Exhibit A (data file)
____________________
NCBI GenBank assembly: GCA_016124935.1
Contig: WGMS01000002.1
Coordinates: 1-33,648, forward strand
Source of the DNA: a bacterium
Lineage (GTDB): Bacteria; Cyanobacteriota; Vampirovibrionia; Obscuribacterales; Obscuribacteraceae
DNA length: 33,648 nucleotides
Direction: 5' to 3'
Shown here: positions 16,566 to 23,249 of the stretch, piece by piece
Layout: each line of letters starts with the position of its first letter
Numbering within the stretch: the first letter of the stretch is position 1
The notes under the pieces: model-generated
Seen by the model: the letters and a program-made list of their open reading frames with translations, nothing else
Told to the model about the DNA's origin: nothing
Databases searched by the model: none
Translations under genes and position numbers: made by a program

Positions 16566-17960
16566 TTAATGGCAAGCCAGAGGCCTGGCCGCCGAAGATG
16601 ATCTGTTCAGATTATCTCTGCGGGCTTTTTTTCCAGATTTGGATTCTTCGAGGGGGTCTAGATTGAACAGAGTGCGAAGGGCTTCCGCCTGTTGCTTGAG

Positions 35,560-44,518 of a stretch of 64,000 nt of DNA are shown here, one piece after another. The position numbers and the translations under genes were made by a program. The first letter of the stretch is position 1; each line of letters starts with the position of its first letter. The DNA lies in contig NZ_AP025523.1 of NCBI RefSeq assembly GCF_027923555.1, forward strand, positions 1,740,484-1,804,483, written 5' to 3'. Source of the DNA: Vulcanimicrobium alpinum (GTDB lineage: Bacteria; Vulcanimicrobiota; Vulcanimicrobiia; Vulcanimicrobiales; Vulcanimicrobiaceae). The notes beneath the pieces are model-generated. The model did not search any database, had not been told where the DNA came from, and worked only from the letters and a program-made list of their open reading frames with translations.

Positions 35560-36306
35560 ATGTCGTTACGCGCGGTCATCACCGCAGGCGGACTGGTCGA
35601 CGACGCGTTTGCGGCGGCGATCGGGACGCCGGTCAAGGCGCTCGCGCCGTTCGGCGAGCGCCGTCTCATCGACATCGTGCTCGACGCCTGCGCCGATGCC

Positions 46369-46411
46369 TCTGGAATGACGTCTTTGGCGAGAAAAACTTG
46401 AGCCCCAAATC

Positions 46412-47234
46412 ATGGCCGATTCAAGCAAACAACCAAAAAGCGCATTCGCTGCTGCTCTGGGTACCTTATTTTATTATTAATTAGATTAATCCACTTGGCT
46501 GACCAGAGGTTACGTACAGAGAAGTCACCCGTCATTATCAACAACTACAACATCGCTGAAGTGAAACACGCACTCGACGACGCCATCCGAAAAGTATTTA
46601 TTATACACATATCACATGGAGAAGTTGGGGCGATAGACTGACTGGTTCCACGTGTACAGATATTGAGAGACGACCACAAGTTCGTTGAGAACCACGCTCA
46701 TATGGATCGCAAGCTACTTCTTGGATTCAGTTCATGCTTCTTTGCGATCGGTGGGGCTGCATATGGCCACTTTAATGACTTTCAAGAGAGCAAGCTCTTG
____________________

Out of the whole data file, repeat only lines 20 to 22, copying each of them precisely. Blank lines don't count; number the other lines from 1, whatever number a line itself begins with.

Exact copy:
Positions 35560-36306
35560 ATGTCGTTACGCGCGGTCATCACCGCAGGCGGACTGGTCGA
35601 CGACGCGTTTGCGGCGGCGATCGGGACGCCGGTCAAGGCGCTCGCGCCGTTCGGCGAGCGCCGTCTCATCGACATCGTGCTCGACGCCTGCGCCGATGCC